Do not mistake the above for my belief that reading and engaging in learning is without affect, cannot drive change, or improve knowledge (outcomes). It happens; we all know the emotional power when we are engaged in that OMG moment in learning. What happens in a social environment is a powerful multiplier of that affect. There is a greater and many times more positive affect. Learning is not just the reader reflecting but also the individual drawing on another’s experience to create an additive affect, which upon reflection changes knowledge. Reflect on the #hcsm chats and your experience and what you’ve learned. Did you leave pumped? Are you reflecting on what you heard today? How did you incorporate it into your work or life?

There were many comments regarding where public health agencies can improve their function in SM:

@pfanderson: I am HUGE fan of public health agencies/advocates in social media, but find they R largely undiscovered resources by target audience

@CarissaO: Health agencies/orgs need to invest in better understanding the behavior and needs of their audience

CarissaO made a very important observation. The question I have is do we define understanding in regards to the health behavior and needs of learners or do we examine the learning behavior and educational needs (i.e. problems) of learners? Which one will have a great effect on improving outcomes in HC?

It is well documented, health agencies/orgs know what behaviors need to be changed, less sugar and salt. Exercise more, stop smoking, lower your cholesterol, etc. are all well known and understood. What I think we don’t know enough about is how learners access and incorporate knowledge in this digital world. We know how adults learn. What we may have to do is study how adults learn on the web and what they do with their knowledge and how they incorporate that knowledge into behaviors, and finally what are the outcomes of that. Is it different in a social setting vs. search and read.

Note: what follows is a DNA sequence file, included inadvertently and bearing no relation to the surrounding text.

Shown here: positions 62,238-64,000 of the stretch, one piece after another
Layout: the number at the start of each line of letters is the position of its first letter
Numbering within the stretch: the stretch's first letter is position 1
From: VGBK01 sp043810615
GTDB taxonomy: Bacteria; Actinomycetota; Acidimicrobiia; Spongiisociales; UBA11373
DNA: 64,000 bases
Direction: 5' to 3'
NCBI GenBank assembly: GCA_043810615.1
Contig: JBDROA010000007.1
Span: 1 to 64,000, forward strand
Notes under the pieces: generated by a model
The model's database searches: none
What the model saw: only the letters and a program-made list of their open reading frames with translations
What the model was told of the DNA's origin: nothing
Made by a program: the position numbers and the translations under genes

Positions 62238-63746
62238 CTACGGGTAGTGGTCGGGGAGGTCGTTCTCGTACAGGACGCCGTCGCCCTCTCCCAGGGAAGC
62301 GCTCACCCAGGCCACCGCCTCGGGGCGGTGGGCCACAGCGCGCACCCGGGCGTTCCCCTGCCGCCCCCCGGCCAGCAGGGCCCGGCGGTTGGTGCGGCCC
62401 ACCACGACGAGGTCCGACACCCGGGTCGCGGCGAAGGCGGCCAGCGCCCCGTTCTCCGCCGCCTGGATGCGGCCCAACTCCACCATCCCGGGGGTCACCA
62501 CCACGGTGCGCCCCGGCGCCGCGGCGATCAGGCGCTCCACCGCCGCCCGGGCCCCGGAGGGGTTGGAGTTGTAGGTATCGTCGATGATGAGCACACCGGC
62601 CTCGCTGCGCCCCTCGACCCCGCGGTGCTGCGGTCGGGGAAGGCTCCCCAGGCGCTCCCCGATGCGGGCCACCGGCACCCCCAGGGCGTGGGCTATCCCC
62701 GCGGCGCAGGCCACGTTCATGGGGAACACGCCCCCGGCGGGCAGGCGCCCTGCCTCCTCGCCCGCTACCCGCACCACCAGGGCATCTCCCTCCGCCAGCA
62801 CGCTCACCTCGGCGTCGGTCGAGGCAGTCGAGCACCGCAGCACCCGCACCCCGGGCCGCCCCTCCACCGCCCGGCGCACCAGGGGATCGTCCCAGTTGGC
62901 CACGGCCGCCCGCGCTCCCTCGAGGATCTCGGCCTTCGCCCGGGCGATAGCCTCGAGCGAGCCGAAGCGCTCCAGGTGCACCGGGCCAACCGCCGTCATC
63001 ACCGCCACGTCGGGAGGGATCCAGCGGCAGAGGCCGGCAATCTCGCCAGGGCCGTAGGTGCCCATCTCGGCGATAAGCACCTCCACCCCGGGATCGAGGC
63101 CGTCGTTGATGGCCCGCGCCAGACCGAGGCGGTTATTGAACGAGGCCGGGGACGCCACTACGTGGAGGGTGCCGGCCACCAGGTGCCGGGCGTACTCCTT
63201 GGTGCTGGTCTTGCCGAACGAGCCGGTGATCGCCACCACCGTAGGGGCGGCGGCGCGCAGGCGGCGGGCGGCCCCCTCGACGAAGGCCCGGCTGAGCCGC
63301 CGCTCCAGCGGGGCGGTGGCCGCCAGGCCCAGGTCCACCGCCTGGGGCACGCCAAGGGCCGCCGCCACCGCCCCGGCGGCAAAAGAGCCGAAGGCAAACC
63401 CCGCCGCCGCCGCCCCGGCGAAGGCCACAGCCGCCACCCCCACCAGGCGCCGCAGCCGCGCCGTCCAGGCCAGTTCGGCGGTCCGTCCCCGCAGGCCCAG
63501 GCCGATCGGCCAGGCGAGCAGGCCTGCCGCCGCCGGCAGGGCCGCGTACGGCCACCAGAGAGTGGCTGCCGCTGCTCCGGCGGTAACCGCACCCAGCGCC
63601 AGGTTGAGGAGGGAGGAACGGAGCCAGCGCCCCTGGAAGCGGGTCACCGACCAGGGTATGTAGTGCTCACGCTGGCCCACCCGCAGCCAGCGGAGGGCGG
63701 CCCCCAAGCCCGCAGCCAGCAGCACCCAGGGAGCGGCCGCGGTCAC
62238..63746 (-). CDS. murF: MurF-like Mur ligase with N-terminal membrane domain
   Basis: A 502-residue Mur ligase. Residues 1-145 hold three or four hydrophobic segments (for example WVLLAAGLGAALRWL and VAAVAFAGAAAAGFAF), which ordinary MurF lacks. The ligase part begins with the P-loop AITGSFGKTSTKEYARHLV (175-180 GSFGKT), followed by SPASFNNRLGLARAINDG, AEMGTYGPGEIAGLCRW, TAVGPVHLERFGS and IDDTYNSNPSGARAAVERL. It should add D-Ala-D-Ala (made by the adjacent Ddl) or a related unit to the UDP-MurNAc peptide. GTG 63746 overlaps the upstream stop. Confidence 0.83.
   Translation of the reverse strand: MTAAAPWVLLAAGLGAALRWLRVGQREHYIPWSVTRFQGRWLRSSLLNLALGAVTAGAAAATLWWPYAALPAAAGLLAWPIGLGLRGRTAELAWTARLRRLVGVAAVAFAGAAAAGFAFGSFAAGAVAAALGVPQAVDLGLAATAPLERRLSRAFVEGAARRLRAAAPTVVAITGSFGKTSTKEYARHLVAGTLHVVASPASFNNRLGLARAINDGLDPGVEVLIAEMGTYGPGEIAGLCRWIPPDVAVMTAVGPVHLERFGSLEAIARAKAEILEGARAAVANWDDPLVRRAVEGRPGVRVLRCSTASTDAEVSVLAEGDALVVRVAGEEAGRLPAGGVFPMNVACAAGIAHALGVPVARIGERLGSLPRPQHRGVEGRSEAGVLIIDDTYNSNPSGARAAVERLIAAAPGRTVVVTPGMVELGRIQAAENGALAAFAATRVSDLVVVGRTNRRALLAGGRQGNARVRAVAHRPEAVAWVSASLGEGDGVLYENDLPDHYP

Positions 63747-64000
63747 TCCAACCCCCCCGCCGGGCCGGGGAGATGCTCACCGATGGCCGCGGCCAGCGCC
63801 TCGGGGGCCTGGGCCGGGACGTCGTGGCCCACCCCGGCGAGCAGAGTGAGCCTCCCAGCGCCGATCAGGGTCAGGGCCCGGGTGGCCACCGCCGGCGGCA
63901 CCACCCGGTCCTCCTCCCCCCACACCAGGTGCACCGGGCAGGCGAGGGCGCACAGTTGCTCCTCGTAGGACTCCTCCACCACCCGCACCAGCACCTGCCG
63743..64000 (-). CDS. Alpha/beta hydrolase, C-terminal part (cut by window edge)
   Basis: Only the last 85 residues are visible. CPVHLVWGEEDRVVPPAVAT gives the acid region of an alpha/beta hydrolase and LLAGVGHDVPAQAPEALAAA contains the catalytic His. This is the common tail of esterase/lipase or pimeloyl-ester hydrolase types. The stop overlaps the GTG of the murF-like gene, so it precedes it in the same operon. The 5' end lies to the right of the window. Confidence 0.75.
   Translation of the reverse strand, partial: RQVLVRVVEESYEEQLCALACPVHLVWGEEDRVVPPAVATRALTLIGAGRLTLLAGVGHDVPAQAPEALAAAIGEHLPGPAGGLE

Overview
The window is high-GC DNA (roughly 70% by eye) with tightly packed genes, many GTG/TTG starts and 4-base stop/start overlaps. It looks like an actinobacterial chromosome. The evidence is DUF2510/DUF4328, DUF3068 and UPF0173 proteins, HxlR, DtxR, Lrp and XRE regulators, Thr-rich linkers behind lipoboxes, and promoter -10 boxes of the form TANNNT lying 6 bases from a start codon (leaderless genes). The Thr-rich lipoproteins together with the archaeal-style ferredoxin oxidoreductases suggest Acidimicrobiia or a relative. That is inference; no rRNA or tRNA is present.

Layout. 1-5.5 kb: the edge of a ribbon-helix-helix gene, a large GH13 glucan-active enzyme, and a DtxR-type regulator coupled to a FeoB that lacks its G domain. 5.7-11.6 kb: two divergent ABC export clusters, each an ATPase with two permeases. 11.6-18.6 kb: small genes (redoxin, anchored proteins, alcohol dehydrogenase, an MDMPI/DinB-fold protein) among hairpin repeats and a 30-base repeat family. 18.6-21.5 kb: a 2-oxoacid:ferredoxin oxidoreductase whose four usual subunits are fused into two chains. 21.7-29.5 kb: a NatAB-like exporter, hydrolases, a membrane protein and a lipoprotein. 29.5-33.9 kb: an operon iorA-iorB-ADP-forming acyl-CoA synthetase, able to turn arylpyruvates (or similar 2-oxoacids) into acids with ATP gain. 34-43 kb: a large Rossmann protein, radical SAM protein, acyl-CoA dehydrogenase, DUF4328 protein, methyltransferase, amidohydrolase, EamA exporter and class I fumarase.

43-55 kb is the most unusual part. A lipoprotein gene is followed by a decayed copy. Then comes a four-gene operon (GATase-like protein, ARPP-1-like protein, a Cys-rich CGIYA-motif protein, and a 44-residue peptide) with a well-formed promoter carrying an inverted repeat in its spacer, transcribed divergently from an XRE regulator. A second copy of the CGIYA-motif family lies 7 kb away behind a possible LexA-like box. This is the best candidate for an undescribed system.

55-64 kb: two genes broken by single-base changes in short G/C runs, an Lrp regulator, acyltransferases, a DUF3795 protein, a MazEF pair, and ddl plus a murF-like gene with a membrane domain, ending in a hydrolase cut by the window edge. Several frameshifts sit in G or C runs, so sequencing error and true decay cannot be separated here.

Finally, let me present an idea on how we may create a better tool for quality HC search, improve the ability of agencies to leverage SM and improve affect in learning.

We are all familiar with Pandora Music? http://www.pandora.com/. They have an algorithm to help you find the music you like associated with something you currently like. Say you put in Prince Royce, they will find other musicians who share the Bachata roots, etc.

Why can’t we create algorithms for diseases or illnesses like Pandora’s radio stations? The algorithm would be written around diabetes. As with Pandora, each song (content) gets reviewed by some parameters and is meta-tagged. This algorithm would do the same on the content, assessing where is it from, author, references, child or adult, etc. And like Pandora, it would serve up information (chats, articles, groups, papers, etc.) according to your profile, education, needs, and problem you are looking to solve. And like Pandora the content is in a library, not a Google search, which rates by top hits of others who may or may not be good at selecting information. This library of content is based on a HC associated algorithm and your profile. Will this solve the problem of reliable information, improving SM and learning affect?